Hope Fulton has been appointed as our full-time archivist and will initially oversee the cataloguing and digitization of our archival material. Once this complicated process is completed, our collection will be made accessible to researchers both physically and via on online catalogue.
This month we have also begun leading free historical tours of Riverside Studios, during which we share the stories behind our buildings’ plaques, guide participants through our photographic exhibition and allow some behind-the-scenes access. As a parting gift, each attendee is given a full set of our popular Riverside Icons coasters.
Additionally, we have been added to Hammersmith & Fulham’s Black History Trail, which means we accommodate visiting local school parties and introduce them to stories and visual material celebrating black artists who have worked at Riverside, including Eartha Kitt and Benjamin Zephaniah.
Our first archive volunteer has been appointed to assist our archivist Hope with cataloguing the contents of our 300+ archive boxes. Here, Holden tells us about the sort of work he’s been involved with so far:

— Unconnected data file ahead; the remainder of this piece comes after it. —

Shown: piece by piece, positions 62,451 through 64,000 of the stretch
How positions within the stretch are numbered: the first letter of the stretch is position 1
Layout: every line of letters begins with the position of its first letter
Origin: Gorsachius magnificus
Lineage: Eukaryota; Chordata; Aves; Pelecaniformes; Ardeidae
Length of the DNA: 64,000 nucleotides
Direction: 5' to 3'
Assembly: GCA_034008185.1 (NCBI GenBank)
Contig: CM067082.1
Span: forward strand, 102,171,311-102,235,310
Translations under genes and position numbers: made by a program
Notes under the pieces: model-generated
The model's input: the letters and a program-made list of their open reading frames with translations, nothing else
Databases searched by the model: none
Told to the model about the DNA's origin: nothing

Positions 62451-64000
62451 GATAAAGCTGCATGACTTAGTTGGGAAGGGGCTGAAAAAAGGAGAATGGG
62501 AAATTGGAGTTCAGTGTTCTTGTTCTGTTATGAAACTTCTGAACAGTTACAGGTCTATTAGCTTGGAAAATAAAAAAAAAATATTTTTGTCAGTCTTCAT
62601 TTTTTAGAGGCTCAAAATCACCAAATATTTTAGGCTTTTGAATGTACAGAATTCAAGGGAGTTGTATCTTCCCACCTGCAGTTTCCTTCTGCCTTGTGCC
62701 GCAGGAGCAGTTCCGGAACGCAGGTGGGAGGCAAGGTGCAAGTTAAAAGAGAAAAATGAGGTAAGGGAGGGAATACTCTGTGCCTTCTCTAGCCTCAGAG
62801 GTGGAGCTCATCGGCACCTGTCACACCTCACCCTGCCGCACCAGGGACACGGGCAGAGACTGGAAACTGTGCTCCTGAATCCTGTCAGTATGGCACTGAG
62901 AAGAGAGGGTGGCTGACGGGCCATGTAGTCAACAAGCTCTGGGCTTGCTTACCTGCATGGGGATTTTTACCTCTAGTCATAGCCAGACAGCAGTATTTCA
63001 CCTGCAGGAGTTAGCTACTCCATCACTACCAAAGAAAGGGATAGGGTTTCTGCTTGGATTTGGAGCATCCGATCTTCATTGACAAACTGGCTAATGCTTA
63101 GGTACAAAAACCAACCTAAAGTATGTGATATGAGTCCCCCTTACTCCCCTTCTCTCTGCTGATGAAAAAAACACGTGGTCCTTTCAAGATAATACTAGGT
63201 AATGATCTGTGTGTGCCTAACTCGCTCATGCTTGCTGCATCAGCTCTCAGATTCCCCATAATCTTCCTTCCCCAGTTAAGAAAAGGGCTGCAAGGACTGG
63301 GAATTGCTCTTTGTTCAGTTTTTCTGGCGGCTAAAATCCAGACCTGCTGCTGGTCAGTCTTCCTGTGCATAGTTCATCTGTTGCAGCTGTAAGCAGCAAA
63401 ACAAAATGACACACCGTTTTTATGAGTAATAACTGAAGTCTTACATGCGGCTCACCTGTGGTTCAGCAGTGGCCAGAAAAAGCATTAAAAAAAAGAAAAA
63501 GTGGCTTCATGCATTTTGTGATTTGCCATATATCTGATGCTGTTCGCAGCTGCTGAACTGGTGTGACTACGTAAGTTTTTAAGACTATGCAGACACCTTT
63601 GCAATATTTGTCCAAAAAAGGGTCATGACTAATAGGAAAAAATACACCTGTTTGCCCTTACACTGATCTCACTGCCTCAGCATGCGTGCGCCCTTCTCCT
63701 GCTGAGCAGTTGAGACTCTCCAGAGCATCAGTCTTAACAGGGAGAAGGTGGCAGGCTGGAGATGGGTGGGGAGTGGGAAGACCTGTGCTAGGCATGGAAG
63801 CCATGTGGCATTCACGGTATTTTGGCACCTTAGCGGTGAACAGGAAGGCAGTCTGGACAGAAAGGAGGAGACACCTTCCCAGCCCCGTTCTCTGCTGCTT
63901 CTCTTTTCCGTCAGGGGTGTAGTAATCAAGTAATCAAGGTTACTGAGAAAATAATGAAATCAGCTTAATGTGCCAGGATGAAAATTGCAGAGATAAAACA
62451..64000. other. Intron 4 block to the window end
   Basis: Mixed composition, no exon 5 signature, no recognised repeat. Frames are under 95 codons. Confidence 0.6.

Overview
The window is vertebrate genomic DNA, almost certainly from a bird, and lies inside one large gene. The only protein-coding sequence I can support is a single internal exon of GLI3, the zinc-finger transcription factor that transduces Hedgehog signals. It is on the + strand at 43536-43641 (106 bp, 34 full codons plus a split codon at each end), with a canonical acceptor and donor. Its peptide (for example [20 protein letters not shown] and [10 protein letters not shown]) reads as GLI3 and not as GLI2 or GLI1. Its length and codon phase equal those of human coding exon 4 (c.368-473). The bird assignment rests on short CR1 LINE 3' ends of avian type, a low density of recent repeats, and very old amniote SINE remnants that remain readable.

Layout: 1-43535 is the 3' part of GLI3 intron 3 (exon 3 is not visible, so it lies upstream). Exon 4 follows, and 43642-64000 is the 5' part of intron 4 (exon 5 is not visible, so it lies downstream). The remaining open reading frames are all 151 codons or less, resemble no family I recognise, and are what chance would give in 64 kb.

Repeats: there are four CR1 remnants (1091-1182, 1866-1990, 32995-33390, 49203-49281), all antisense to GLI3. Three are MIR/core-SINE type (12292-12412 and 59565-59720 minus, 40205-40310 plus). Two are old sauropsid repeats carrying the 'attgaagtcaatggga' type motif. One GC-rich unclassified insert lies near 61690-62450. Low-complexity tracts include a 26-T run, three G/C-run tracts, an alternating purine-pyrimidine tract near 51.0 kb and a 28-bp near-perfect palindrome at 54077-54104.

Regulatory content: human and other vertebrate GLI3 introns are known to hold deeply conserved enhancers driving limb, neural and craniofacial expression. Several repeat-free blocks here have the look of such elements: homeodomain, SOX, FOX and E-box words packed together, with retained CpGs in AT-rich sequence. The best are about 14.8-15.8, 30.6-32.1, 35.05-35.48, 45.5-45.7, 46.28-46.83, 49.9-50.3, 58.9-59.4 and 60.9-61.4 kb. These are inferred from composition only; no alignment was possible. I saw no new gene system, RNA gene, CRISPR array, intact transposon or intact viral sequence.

“I was delighted to become a volunteer in the archives at Riverside Studios this summer. Working in close co-ordination with Hope Fulton, the senior archivist, has been a gratifying and educational experience so far, and I am looking forward to learning more in my time here. In the weeks that I have been working at Riverside I have witnessed the archive gradually taking shape, transforming from a collection of boxes housing unknown and indeterminate materials into an archival catalogue that will be used to assist budding historians, researchers, artists and beyond. I have really enjoyed being part of this unravelling, and I am grateful to Hope and Daniel, the Projects Manager, for allowing me to assist in this process.
The archive itself is full of interesting documents and is a wonderful resource. Through internal briefing documents, press releases and cuttings you can chart the careers of the many actors, musicians and artists who performed and exhibited at Riverside over the years, and there is a real thrill in opening a box, uncertain of what or who might pop out. Riverside itself is a fascinating institution, and it has been edifying charting the stages of its life. It has metamorphosed from a TV studio used by the BBC to an arts centre presenting the best in European dance, through to a multimedia space with a cinema, TV studio and space for performing arts, now with a marvellous temperature-controlled archive to boot. Working in the archive makes you aware of the difficult decisions involved in these transformations in the appeals for funding, fight against budget cuts, and desire to stay relevant to audiences in rapidly changing times.
If this process sounds interesting to you, I would really recommend volunteering in the archives and learning more about the various, meandering histories that constitute Riverside Studios.”